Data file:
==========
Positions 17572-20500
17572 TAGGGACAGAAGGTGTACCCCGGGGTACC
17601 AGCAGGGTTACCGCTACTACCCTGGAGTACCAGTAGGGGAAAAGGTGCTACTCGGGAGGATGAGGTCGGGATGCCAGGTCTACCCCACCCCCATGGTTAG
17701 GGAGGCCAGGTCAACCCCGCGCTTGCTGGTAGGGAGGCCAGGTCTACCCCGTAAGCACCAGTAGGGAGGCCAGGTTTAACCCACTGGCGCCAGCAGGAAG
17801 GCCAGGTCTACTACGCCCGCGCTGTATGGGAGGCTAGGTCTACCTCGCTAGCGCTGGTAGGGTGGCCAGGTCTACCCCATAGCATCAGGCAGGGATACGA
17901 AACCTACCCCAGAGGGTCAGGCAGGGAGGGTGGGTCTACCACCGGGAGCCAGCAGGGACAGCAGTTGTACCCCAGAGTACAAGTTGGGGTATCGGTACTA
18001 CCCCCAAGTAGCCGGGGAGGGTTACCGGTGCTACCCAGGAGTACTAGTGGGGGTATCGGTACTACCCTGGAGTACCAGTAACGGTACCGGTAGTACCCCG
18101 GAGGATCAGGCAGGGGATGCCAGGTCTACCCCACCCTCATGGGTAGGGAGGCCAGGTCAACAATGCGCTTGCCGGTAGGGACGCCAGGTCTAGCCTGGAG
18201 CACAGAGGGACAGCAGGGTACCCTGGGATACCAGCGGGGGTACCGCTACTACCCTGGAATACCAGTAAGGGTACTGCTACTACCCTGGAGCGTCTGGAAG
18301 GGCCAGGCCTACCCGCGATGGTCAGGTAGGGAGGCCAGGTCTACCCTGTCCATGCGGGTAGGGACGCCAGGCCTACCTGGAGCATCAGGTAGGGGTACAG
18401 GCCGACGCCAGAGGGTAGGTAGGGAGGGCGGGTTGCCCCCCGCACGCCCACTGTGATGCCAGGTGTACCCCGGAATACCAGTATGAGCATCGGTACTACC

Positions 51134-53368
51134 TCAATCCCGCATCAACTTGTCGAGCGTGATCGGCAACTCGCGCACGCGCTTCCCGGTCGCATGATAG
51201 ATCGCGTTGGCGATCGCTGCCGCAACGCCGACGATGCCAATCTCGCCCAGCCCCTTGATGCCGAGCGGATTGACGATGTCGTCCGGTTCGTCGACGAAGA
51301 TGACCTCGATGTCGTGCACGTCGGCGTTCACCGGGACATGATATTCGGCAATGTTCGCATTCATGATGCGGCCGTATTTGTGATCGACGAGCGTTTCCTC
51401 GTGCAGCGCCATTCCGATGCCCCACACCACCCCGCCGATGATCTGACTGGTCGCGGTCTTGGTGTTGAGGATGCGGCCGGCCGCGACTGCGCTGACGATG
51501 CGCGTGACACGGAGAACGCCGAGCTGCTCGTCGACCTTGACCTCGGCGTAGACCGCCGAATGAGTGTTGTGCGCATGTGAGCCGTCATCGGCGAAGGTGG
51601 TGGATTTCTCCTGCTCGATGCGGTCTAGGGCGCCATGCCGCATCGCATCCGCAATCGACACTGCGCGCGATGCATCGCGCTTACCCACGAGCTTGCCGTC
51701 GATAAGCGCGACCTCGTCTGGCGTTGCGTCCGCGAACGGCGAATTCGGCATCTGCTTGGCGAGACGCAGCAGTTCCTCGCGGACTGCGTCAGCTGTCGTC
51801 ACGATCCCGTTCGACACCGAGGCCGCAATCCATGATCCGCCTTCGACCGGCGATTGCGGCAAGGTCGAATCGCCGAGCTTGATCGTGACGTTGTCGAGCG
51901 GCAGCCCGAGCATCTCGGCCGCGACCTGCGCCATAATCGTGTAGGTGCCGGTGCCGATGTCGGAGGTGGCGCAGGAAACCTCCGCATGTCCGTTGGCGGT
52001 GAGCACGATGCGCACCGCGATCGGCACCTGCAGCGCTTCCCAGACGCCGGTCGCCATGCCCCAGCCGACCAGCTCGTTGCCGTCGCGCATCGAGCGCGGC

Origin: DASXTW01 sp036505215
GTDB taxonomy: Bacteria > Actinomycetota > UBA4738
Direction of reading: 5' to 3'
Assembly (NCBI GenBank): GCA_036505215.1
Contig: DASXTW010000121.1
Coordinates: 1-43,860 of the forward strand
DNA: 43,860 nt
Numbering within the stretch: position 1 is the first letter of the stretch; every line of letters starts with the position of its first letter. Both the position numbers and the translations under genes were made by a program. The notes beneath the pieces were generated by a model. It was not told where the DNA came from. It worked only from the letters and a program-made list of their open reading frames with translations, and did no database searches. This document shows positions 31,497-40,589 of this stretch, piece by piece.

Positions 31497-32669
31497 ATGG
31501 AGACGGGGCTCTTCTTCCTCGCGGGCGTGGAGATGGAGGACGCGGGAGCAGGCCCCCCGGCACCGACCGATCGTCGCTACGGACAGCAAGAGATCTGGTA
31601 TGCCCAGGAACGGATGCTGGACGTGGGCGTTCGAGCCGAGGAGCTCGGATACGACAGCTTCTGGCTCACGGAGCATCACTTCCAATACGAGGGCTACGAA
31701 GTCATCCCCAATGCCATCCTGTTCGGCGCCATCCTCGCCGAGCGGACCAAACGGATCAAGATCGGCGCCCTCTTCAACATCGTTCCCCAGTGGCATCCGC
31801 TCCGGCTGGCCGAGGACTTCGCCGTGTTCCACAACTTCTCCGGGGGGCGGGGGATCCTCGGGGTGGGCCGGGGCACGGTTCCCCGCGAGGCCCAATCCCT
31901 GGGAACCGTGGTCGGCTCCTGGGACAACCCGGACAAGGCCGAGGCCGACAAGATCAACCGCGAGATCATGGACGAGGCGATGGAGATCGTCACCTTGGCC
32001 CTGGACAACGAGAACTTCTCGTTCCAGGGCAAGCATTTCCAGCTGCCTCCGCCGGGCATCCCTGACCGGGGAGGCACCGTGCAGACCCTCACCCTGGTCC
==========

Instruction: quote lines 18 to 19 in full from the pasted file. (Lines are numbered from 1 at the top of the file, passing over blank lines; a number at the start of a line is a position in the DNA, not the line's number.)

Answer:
51601 TGGATTTCTCCTGCTCGATGCGGTCTAGGGCGCCATGCCGCATCGCATCCGCAATCGACACTGCGCGCGATGCATCGCGCTTACCCACGAGCTTGCCGTC
51701 GATAAGCGCGACCTCGTCTGGCGTTGCGTCCGCGAACGGCGAATTCGGCATCTGCTTGGCGAGACGCAGCAGTTCCTCGCGGACTGCGTCAGCTGTCGTC